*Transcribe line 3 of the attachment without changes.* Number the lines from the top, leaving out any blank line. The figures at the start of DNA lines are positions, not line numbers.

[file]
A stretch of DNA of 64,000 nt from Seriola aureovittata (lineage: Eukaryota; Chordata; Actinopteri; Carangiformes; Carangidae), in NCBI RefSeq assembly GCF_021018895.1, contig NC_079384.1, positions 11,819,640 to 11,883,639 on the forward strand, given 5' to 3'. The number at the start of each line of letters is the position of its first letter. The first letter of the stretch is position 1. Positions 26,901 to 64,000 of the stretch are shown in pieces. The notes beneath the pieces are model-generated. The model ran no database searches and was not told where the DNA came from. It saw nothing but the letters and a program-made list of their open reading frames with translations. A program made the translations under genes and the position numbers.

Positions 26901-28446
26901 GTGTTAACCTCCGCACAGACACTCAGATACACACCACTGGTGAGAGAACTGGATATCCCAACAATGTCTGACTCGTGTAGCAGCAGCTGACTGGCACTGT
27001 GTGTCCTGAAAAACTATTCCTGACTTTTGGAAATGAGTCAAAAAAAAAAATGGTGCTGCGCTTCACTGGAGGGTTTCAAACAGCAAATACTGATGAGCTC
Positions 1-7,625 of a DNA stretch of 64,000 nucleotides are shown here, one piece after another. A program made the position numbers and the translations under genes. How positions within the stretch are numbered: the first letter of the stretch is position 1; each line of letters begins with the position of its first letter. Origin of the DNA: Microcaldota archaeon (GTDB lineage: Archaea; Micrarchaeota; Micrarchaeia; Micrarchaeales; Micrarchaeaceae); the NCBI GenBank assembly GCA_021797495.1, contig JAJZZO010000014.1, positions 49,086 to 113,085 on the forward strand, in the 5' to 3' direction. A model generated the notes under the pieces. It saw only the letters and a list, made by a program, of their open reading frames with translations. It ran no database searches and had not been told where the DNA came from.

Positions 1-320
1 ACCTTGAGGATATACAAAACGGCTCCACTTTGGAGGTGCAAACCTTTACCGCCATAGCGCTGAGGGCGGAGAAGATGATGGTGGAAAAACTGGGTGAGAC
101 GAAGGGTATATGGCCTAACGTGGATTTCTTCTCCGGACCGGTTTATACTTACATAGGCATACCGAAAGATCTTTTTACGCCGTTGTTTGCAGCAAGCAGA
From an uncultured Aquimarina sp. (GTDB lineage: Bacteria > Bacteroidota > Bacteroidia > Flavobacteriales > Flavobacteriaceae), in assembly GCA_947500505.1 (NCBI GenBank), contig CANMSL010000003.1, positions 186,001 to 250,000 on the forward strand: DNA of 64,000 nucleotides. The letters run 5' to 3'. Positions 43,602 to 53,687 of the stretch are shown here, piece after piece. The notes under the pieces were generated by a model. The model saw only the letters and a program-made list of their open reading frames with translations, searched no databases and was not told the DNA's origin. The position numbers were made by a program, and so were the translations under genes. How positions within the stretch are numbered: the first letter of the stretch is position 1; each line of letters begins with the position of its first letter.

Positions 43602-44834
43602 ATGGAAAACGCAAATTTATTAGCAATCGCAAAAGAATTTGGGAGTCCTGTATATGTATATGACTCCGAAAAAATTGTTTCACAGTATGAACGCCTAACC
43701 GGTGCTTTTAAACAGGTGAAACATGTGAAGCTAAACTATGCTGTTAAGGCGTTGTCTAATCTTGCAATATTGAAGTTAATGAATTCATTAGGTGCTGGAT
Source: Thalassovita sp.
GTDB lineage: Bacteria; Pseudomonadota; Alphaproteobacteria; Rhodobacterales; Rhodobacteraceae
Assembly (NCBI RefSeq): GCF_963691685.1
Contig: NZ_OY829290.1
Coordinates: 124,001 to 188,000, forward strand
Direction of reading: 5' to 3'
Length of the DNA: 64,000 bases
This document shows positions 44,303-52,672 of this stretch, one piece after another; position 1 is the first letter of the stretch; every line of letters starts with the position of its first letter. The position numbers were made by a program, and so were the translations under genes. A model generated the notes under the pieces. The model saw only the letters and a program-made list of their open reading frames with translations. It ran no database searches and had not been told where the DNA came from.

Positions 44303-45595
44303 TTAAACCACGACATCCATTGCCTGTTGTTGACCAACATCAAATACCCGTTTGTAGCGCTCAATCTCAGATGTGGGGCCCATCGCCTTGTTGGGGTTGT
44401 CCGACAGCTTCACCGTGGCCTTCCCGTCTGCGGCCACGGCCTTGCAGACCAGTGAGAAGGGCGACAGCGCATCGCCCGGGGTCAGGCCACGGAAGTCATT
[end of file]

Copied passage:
26901 GTGTTAACCTCCGCACAGACACTCAGATACACACCACTGGTGAGAGAACTGGATATCCCAACAATGTCTGACTCGTGTAGCAGCAGCTGACTGGCACTGT